Hey, Justin. First on DAU. So when we step back and look across geographies, across times of year and how people are coming to Twitter. It’s been remarkably consistent and healthy. So we’re getting a lot of it back. It evolves from one geography to another at different points in the year but overall it continues to be really healthy. In the US as news cycles come and go, as habits evolve post-COVID hopefully, people are still merging their pre-COVID habits with their new habits. For many people that means that they’re new on Twitter and they’re sorting out all kinds of different things that have changed in their lives. So we’re not sure exactly how that plays out, but when we look at Q2, we continue to see healthy usage of service and the DAU trend since it was consistent with what we saw pre-COVID. We’re not sure there is not much to read into it just yet.

Justin Post — Bank of America — Analyst

Okay and then…

Ned Segal — Chief Financial Officer

Second part of your question. Sorry. Justin, you’re asking about the 315 million. When we look at the 7 billion people in the world who don’t yet use Twitter, when we look at the 300 million of them who are in the United States, we still see lots of opportunity to add a whole groups of people who look just like those that use the service today, whether they’re in the US or in other parts of the world. And when we think about our product roadmap it’s designed to help all of them. You get better usage out of Twitter than they do today. That top of funnel which continues to be healthy and consistent gives us confidence that we’re getting back [Phonetic] and we just have to continue our work to help people find what they’re looking for and feel safe being a part in the conversation.

Justin Post — Bank of America — Analyst

Great. Thank you.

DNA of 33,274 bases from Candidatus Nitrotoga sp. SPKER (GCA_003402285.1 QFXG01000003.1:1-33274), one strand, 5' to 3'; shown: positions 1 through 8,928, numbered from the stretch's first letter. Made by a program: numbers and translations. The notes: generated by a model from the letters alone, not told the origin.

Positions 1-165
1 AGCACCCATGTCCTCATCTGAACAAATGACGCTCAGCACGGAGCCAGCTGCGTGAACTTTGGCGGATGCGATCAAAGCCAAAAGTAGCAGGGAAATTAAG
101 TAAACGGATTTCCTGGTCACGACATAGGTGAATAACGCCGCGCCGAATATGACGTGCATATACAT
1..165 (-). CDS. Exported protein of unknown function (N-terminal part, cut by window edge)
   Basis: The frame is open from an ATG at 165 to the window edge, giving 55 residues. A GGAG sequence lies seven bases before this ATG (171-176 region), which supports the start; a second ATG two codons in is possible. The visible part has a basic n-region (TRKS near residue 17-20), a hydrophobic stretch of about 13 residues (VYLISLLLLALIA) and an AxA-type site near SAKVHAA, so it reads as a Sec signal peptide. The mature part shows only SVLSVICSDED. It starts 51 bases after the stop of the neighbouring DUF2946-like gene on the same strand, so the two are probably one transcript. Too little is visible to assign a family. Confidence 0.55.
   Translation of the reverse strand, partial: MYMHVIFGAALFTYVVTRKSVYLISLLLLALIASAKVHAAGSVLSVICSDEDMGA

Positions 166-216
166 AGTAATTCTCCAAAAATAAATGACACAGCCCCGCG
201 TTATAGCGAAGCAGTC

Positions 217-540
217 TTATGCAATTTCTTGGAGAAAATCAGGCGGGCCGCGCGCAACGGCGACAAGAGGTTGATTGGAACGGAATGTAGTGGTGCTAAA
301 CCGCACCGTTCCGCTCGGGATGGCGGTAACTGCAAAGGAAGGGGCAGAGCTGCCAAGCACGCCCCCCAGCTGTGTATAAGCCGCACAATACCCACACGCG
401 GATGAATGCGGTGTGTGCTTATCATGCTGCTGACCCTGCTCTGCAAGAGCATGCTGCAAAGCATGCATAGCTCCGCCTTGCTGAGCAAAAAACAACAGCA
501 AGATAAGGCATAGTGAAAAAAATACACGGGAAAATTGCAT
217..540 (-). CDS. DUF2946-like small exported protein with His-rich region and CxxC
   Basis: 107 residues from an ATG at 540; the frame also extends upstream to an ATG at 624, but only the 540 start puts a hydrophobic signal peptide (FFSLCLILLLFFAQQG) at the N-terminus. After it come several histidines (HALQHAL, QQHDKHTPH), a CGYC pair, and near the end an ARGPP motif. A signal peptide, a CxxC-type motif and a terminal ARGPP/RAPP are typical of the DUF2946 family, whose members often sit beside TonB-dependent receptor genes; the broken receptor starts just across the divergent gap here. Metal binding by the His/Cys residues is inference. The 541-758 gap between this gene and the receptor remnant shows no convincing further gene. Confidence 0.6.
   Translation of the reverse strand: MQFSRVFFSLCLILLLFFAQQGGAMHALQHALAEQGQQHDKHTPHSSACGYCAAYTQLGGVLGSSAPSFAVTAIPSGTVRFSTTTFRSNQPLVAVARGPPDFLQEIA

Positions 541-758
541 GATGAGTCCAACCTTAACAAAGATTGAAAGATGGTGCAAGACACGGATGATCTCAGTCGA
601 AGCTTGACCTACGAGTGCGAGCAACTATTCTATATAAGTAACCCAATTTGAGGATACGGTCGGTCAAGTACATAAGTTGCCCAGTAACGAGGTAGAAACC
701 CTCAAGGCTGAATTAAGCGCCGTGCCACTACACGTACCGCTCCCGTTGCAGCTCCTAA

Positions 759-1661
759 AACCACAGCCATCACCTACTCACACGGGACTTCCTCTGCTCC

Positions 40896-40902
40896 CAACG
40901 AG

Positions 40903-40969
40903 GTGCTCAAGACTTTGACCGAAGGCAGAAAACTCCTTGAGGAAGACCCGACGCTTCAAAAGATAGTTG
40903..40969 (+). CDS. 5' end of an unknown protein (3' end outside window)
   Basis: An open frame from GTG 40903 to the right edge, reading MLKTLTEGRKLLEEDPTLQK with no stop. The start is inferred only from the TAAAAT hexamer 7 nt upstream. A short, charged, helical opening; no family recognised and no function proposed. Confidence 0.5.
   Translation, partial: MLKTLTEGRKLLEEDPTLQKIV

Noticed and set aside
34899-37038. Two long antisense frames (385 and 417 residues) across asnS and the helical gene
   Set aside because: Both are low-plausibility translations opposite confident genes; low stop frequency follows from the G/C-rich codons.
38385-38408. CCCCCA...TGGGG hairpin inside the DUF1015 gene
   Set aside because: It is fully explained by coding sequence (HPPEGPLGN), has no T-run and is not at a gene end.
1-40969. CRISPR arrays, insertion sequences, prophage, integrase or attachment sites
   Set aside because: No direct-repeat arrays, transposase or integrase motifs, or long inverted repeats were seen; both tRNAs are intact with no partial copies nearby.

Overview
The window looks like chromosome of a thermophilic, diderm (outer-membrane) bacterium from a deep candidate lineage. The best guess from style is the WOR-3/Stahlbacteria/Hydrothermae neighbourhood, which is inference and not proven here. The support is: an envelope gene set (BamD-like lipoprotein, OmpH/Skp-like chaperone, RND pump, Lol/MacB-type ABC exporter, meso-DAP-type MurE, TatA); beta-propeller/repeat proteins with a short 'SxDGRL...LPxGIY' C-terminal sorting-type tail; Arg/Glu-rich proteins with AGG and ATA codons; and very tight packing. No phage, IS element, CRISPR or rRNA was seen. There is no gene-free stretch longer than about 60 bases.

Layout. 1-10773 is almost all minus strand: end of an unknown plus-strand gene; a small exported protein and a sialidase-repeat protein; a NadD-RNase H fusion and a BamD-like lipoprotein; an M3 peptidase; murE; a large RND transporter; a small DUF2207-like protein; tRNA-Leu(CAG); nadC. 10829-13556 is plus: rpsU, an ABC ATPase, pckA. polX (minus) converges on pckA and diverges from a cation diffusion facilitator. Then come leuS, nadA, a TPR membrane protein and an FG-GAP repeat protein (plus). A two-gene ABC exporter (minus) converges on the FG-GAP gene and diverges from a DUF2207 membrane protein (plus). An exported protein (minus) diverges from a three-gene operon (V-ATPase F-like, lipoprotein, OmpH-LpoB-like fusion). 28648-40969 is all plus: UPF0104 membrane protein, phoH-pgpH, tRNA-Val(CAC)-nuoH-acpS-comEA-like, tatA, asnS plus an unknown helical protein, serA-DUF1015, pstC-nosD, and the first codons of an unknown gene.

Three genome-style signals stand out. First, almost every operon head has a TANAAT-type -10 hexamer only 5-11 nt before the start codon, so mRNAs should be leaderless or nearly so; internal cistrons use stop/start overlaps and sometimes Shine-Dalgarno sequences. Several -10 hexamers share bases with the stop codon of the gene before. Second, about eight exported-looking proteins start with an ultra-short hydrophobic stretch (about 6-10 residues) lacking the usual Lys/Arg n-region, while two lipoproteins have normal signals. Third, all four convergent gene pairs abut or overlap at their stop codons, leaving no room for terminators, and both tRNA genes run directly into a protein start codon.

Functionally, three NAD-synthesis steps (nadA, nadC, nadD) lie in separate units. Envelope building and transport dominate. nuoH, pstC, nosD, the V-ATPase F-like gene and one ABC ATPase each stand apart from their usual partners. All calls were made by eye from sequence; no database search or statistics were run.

Krista Bessinger — Vice President, Investor Relations

Thank you. And we’re going to take our next question from Twitter. It comes from the account of Tyle Lance Jones, and he asks when does Twitter plan to roll out Twitter Blue globally? And are there any plans for other subscription type offerings for things like TWiT Tech?

Jack Dorsey — Chief Executive Officer

Yes. So we want to learn as much as possible and learn as quickly as possible. So we started with two markets that we still confident would optimize for learning. We started with an initial package of features, again something small. So we could test a bunch of theories, and then build upon. So we’re — what we’re attempting to do right now is, like trying to make sure that we find the right products that we feel comfortable rolling out to the entire world and feel comfortable charging for it. And of course, everything is on the table in terms of what we’re looking at. Certainly those categories for individuals who want features and those also categories of features for businesses or people who are trying to make money off the Twitter, that we think point to a pretty significant bundle as well. So we’re still in the learning phases. We’re moving as fast as we can. But we want to make sure that before we roll it out everywhere that we have something to telling that people actually exchange the dollars for.

Krista Bessinger — Vice President, Investor Relations

Thank you. Operator, we’ll take the next question please.

Operator

Your next question comes from Maria Ripps with Canaccord. Your line is open.

Maria Ripps — Canaccord — Analyst

Great. Thanks for taking my questions. It seems like SMBs are clearly a focus area and it’s nice to see sort of accelerating revenue growth within that cohort and enhanced functionalities. Is there any more color you may be can share on what the roadmap looks like on that front, whether it be types of placements you’re exploring for this group of advertisers, or sort of expanding sales headcount that is focus for — on the segment? And then I had a quick follow-up.

Jack Dorsey — Chief Executive Officer

Yes. Small businesses are really important for us. There is a lot that we’re doing foundational intellectual that we’re serving them better including all of our focus on topics. Big part of that focus is local as well. This is critical for any small business to be able to follow my neighborhood and also see the businesses within it. So from an consumer perspective we’re doing off and also on the revenue product side, we launched rebuilt Quick Promote offering, where external location, age and gender targeting as well reads behind work flows a lot what small businesses needed just something straightforward. So they can get back to building their business up.

But this change alone drove a 26 increase in revenue per campaign versus before the launch. And then we launched a pilot of Professional Profiles with businesses, nonprofits and publishers and other professionals, so that people also should know exactly what type of the account they’re engaging with, and they’re — they might be engaging with the business who are nonprofit, which also mainly two modules for that business who are nonprofit as well.

Maria Ripps — Canaccord — Analyst